cross-posted from Voices on the Square
The proposed system would operate twelve trains each way per day, including at least six express schedules. With modern diesel equipment running at speeds of up to 110 miles per hour to start, the three-hundred mile trip between downtown Chicago and downtown Columbus would normally require only three hours, forty-five minutes (express service), or four hours (local service). Track and safety improvements in a potential future phase would support speeds up to 130 mph and a downtown Chicago to downtown Columbus express time of three hours, twenty minutes.
Longer time readers of the Sunday Train may recognize this as a piece of the Ohio Hub project, first developed in the 1990’s. At the time that the Ohio Hub was originally developed, the Fort Wayne to Chicago link was slated to be the second connection from Ohio to Chicago, with the envisioned phasing being:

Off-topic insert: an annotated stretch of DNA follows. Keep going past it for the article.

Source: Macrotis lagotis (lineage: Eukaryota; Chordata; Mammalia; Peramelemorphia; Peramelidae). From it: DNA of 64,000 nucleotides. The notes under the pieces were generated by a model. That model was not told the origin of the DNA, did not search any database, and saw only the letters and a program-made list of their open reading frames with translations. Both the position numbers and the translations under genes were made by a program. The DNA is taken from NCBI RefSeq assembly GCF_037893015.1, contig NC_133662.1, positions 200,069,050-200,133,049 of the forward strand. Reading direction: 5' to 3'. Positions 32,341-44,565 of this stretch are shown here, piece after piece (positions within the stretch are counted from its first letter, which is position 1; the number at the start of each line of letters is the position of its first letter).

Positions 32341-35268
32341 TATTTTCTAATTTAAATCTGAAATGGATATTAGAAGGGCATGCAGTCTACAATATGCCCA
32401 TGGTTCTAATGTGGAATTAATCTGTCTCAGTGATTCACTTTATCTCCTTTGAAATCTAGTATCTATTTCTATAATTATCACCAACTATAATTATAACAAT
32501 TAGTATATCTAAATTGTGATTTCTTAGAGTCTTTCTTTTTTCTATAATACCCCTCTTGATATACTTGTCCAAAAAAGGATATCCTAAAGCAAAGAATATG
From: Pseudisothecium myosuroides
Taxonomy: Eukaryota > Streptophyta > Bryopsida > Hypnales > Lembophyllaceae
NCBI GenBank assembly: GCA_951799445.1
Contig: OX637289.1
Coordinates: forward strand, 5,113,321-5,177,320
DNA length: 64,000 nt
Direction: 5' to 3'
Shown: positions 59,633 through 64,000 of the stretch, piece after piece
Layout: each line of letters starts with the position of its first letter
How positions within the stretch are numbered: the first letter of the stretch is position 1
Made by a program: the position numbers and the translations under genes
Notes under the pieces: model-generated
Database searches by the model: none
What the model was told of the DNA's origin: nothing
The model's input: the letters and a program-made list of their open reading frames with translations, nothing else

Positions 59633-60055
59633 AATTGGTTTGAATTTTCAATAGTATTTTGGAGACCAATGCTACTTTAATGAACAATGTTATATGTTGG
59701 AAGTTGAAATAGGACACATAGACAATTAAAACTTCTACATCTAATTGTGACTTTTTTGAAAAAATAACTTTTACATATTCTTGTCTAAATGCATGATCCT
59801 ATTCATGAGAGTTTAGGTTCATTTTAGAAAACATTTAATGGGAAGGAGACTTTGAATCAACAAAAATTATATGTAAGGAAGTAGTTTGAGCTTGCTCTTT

- Phase 1: Chicago to Detroit; and Cincinnati – Columbus – Cleveland ~ the Triple C backbone of the Ohio Hub
- Phase 2: Cleveland to Toledo, Toledo to Detroit, completing Cleveland to Chicago via Michigan
- Phase 3: Fort Wayne to Chicago; Toledo to Fort Wayne; Columbus to Fort Wayne; Cincinnati – Indianapolis – Gary – Chicago, completing Dayton/Cincinnati to Chicago via Indianapolis and Columbus/Cleveland to Chicago via Fort Wayne
- Phase 4: Cleveland to Pittsburgh via Youngstown, connecting with services to Philadelphia / New York on the Keystone Corridor
- Phase 5: Columbus to Pittsburgh, connecting with services to Philadelphia / New York on the Keystone Corridor
- Phase 6: Cleveland to Toronto via Buffalo and Niagara Falls, connecting with services to New York and Boston on the Empire Corridor
So what the Northeast Indiana Passenger Rail Association is doing is pulling out a section of the Phase Three of the Ohio Hub and proposing it as a free-standing project. This free-standing project would bring intercity rail service back to Columbus, the largest or second largest urban area lacking rail service (depending on how you count Phoenix), and to Fort Wayne, the largest urban area in Indiana without intercity passenger rail service.